I could tell you that 1080i is the designation given to a combination of frame resolution and scan type, and that would be answering the question. However, what I just wrote might not mean much to someone unfamiliar with television resolution standards, scan speeds or the dynamics involved with HD broadcasting and how it translates to your television. To truly understand just what 1080i is, you must understand what it applies to and what it compares to.
What is 1080i and how does it apply to your viewing experience?
Under a microscope, let’s first look at the designation and what all the numbers and the letters mean. The 1080 refers to the number of lines of vertical resolution in a single frame of video. Were you to really get up close and personal with your TV, you would find that the solid image you’re staring at is actually a composition of vertical lines that create the picture. There are easier ways to see this for yourself without damaging your eyes, so please don’t crowd your TV screen.
The “i” stands for interlaced scan pattern. It’s a big fifty-dollar word that basically refers to the quality of the image in motion. To understand what an interlaced scan pattern looks like, let’s recall an example. Have you ever watched an older television program and noticed the way the movement and the action all seem to cut and clip into each other? You usually see what appear to be lines or static afterimages. Poor interlacing creates this kind of image distortion.
1080i takes into account the way the human brain processes an image in motion in order to create seamless footage that doesn’t suffer the distortion of previous resolution and scan standards.
Televisions stepping up their game
You don’t see too many of the older cathode ray tube (CRT) televisions on the market these days. Even before the days of 1080i, standards were still improving and the demand for better televisions was on the rise. Today, most standard Plasma or LCD flat screens come equipped with the necessary hardware to run at 1080i, the previous benchmark in television resolution. However, as we speak, 1080p, the next step, is fast-becoming a reality.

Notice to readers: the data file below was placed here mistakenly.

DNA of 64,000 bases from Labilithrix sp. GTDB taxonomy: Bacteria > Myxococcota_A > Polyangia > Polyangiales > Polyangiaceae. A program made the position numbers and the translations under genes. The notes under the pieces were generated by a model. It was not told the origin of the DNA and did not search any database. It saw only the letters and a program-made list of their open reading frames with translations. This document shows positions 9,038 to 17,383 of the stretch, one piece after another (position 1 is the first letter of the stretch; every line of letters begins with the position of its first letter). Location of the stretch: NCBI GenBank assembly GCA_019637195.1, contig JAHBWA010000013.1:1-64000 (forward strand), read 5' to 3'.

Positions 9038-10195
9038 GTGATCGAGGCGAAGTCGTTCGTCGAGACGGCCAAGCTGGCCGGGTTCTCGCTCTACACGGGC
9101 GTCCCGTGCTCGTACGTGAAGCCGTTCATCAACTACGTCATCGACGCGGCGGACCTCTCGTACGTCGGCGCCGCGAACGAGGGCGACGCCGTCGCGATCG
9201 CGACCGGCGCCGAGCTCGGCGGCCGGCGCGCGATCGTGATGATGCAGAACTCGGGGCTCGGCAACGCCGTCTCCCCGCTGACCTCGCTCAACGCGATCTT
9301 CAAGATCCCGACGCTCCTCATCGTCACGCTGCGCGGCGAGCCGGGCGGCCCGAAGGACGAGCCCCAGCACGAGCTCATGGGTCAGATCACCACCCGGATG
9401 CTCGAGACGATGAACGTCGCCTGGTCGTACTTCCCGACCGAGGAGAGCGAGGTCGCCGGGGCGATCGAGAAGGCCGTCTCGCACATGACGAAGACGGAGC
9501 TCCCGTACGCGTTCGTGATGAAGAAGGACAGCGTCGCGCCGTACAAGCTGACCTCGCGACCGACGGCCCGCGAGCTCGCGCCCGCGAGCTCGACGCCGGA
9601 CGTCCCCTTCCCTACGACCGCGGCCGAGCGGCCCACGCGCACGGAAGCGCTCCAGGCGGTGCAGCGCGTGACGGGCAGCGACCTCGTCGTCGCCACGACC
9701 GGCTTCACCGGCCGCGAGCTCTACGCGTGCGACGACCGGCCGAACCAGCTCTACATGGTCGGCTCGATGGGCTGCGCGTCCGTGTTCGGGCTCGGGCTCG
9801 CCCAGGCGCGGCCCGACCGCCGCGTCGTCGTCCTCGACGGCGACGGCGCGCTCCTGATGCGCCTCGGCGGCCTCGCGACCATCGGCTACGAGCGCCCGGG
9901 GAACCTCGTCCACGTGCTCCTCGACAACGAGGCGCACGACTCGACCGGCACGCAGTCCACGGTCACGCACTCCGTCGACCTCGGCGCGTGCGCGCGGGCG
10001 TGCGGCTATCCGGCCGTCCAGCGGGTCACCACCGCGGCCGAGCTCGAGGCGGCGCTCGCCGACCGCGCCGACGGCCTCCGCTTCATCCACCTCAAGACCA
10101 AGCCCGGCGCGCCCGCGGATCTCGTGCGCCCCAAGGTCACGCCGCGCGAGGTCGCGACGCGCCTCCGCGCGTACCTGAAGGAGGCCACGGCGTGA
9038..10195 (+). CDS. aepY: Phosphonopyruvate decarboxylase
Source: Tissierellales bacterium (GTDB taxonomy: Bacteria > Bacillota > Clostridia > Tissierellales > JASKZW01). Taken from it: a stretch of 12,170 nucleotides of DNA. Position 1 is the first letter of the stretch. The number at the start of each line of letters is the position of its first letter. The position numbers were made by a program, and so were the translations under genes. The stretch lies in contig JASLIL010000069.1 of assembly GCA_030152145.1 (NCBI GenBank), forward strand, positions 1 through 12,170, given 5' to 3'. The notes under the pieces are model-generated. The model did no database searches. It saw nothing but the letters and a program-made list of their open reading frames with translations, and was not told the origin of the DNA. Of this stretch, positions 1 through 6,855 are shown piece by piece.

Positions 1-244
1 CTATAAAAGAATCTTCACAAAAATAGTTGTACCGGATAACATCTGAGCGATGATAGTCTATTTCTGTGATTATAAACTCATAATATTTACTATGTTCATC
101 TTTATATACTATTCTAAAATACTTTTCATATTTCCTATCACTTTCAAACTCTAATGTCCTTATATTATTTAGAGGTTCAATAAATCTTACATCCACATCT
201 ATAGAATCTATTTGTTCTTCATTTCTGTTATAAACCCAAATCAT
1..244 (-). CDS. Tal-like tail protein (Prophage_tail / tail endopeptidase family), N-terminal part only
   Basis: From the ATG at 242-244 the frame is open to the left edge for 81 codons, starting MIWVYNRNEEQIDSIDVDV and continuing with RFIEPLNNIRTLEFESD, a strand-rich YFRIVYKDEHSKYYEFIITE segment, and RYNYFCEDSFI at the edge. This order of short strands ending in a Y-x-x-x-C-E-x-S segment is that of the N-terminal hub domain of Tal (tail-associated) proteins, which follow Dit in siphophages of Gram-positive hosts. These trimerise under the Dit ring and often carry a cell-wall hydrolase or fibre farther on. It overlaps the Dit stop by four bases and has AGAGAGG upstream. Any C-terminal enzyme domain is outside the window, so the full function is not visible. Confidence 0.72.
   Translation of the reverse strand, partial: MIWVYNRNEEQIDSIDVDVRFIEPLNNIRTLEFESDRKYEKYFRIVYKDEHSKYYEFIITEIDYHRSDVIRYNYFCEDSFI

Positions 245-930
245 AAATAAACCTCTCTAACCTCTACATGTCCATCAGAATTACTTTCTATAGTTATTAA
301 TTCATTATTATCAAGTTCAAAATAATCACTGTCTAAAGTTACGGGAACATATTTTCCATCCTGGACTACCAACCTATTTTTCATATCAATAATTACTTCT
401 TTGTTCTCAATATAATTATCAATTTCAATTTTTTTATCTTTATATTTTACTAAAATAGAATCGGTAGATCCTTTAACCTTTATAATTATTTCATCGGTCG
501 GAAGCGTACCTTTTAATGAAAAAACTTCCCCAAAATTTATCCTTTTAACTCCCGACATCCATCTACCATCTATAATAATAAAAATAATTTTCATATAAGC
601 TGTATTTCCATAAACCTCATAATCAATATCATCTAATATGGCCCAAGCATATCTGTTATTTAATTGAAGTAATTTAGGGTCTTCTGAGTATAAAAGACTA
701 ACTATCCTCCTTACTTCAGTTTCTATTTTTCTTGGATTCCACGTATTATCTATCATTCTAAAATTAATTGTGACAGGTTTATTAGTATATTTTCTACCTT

Unfortunately, all the money in the world for the top-of-the-line televisions won’t guarantee an unmitigated 1080p experience without the broadcasters upping the ante. While newer televisions are being developed to receive the new 1080p video standard, it still falls on the broadcaster and home video manufacturers – DVD and Blu-ray™ – to start outputting in 1080p.
Better resolution, better programming
The television industry is always struggling to attain that uncanny perfection that narrows the distance between real life and what you see on television. There’s always that distinct difference where you know that what you’re watching on television is just that – on television. However, greater resolution standards ultimately create the potential for more true-to-life imagery and that’s where standards like 1080p are coming into their own. 1080p is just another attempt at a clearer picture that ultimately seeks to blur the line between the reality without and the reality within the television.